There is no sensible theory which suggests that the Post Office needs to have its pension and health liabilities fully funded 75 years in advance. This was, and continues to be, the primary means of strangling the public Post Office, creating the demand for privatization because the Post Office is not "fiscally viable." Fortunately, enough people are seeing through these charades and financial voodoo that this may not come to pass. But continued analysis by the Inspector General is critical to being able to shed light on these attempts to destroy the Postal Service. Continue the good work!

    Feb 16, 2015
  • anon

    I understand the basic idea that the Congress would like for the USPS to prepare for it's ultimate demise (that they are trying their best to cause) by having all it's future expenses pre-paid. Shouldn't all the real estate and other property that the USPS has factor in somewhere? If suddenly the Post Office was somehow magically gone tomorrow, there would be lots of assets to sell off that would help pay those retirement benefits.

    Feb 16, 2015
  • anon

    One of the key points we raise in our white paper is the fair market value of the Postal Service’s real estate could be used to offset most, if not all, of the liabilities should the Postal Service close (we are not suggesting the Postal Service should or will close).

    Feb 18, 2015
  • anon

    <i> But fair market value of these properties is estimated as high as $85 billion. <i/> I doubt this. Most older post offices are in declining inner cities. Please cite sources for high estimates

    Feb 16, 2015
  • anon

    In our (U.S. Postal Service OIG) report Pension and Retiree Health Care Funding Levels issued in 2012, we estimated the fair market value of the Postal Service’s real estate at about $85 billion. We determined the amount by increasing the purchase value based on the long-term average commercial real estate rate of return of 3 percent per year. We did not look at properties individually. We recognize certain real estate might have declined in value for various reasons. However, it is reasonably possible that other properties have increased in value at a rate greater than 3 percent annually. In our white paper, we stated, should the properties’ fair market value be used in evaluating liabilities, a more precise method is needed to determine the values on an individual basis.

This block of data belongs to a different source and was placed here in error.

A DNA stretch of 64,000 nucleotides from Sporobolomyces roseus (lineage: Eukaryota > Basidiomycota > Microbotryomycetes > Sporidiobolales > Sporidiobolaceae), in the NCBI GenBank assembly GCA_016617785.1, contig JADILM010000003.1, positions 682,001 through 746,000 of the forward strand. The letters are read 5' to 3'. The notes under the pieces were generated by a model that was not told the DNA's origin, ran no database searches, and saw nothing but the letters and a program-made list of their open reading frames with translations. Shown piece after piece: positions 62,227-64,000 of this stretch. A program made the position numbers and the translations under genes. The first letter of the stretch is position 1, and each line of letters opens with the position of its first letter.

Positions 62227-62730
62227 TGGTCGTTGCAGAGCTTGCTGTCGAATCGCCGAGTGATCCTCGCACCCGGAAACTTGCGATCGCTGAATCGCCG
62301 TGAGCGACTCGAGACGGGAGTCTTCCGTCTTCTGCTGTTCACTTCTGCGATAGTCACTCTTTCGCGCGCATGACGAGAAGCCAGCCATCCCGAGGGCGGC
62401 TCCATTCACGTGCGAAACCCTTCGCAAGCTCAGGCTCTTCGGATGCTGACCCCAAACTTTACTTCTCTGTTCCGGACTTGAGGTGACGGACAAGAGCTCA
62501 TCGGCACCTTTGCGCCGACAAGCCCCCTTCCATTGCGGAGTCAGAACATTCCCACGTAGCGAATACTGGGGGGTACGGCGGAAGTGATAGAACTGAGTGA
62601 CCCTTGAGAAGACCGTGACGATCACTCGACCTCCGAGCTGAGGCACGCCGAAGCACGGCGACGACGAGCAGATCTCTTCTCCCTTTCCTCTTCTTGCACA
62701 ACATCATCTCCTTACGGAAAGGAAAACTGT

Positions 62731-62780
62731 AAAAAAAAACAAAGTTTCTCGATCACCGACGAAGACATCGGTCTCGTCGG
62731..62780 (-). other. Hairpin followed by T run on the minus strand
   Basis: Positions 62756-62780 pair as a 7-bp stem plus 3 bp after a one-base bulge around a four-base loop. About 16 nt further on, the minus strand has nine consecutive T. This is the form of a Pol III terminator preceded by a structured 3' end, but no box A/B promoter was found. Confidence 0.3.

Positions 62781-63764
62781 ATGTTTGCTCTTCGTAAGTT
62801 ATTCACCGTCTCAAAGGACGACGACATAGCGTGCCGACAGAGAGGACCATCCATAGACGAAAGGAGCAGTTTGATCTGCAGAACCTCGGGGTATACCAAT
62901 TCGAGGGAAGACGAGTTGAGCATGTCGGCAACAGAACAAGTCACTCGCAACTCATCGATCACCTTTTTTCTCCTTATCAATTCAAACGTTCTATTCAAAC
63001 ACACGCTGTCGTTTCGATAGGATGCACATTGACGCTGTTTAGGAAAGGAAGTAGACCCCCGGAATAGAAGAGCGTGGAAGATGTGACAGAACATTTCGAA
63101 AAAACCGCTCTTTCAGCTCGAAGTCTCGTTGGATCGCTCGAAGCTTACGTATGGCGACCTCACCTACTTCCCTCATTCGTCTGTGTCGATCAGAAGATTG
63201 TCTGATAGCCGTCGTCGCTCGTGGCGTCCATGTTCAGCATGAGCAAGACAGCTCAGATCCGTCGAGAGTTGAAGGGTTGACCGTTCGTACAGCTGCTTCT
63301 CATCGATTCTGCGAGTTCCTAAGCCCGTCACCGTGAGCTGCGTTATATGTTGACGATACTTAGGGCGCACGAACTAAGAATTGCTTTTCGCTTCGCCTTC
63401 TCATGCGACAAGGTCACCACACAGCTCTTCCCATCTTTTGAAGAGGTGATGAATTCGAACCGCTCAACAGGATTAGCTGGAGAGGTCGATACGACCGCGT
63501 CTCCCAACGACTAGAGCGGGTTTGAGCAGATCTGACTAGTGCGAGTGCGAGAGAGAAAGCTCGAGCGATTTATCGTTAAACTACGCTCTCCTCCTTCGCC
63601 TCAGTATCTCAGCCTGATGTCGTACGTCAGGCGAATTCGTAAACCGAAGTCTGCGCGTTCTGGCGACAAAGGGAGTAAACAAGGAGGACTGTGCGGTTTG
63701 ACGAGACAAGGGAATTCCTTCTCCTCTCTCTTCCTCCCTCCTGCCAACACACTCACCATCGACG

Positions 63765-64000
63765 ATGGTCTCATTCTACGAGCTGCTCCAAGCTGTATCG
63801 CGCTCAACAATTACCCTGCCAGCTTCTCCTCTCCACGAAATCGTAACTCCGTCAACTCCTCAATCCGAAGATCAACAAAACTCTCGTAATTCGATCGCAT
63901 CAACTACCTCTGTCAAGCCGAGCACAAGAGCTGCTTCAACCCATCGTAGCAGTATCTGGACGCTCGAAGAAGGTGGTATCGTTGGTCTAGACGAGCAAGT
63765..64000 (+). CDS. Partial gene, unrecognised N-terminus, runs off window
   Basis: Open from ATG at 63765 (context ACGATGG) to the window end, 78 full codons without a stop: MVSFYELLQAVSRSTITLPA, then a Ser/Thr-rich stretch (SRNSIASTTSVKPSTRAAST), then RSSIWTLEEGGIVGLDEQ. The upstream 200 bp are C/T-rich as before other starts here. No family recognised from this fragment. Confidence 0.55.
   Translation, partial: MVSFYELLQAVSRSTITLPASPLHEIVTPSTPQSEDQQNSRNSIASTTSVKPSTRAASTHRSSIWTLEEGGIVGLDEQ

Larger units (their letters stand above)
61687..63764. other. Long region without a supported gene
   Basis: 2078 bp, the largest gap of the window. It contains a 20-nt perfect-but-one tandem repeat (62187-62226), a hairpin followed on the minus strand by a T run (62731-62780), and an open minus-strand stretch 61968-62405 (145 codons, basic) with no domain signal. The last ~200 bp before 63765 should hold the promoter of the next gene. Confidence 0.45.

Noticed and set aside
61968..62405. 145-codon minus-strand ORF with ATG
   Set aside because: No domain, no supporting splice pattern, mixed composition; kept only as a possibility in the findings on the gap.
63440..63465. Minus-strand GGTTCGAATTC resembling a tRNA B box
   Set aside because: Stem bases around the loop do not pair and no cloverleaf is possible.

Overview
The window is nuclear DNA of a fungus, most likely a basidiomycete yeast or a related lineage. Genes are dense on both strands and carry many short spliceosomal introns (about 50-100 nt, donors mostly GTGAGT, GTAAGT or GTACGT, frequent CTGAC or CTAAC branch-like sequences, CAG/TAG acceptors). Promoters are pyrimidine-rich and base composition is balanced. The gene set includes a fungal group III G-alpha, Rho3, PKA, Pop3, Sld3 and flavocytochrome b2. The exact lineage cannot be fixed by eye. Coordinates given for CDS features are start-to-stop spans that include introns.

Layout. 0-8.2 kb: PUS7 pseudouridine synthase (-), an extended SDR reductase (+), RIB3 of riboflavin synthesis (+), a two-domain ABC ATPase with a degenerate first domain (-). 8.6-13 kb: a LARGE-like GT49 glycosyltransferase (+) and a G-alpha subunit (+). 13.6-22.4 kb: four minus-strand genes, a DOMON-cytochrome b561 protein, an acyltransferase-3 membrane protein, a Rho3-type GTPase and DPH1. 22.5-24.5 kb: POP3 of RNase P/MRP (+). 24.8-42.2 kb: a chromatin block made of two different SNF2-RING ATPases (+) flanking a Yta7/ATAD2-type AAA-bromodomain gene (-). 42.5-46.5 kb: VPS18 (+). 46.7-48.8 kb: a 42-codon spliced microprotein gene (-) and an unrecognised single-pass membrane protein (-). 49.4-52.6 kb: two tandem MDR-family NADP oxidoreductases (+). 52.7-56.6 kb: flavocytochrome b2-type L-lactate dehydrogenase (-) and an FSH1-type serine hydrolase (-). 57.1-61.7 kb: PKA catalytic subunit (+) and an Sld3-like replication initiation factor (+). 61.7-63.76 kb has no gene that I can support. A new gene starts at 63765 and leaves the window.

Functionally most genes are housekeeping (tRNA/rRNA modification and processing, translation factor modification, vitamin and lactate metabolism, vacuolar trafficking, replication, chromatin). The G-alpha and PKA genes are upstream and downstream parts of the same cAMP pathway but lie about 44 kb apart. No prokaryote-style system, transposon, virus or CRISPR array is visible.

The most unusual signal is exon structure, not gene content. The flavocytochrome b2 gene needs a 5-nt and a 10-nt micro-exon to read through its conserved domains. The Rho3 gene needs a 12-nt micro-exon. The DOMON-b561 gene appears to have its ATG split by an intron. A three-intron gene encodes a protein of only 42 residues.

Feb 18, 2015
  • anon

    The source is the OIG inflating the purchase price at 3% per year because that is the return that they expect on investment real estate.

    Feb 17, 2015
  • anon

    USPS Real Estate holdings comprise far more than just a Post Office building. For instance, the Processing Plants. There were more than 400 that were active. Some are being closed now. These buildings have hundreds of thousands of square feet of open space that someone could be interested in having. There is also a great deal of vacant property that was purchased in anticipation of building that never happened. These properties are concentrated on Industrial areas where land is at a premium. Always bear in mind that there is much more in the background of the picture you see from the outside.

    Feb 17, 2015
  • anon

    Your theory is flawed in that these dinosaur buildings you refer to are not really in high demand with Manufacturing slowing to a crawl. As for the Local Post Offices-a large majority of these offices are leased and do not belong to the Postal Service, not to mention that a very large number of offices are extremely old buildings in major need of upgrades.

    Oct 29, 2015
  • anon

    More of a question than a comment. If the USPS were to invest it's "set aside cash assets" instead of parking them in the U S Treasury could it be expected to earn a much greater return that presently possible. And wouldn't such investing solve the problem and perhaps over time even accrue assets instead of liabilities?

    Feb 16, 2015
  • anon

    By law (Section 39 of the U.S. Code), the Postal Service may only invest in obligations guaranteed by the U.S. government. Therefore, the Postal Service may not invest in other securities. We (U.S. Postal Service OIG) have not compared returns on the pension and retiree health care funds with, for example, what might have been earned with stocks. Nonetheless, we recognize, historically, returns from investing in stocks beat returns from U.S. Treasuries.

    Feb 18, 2015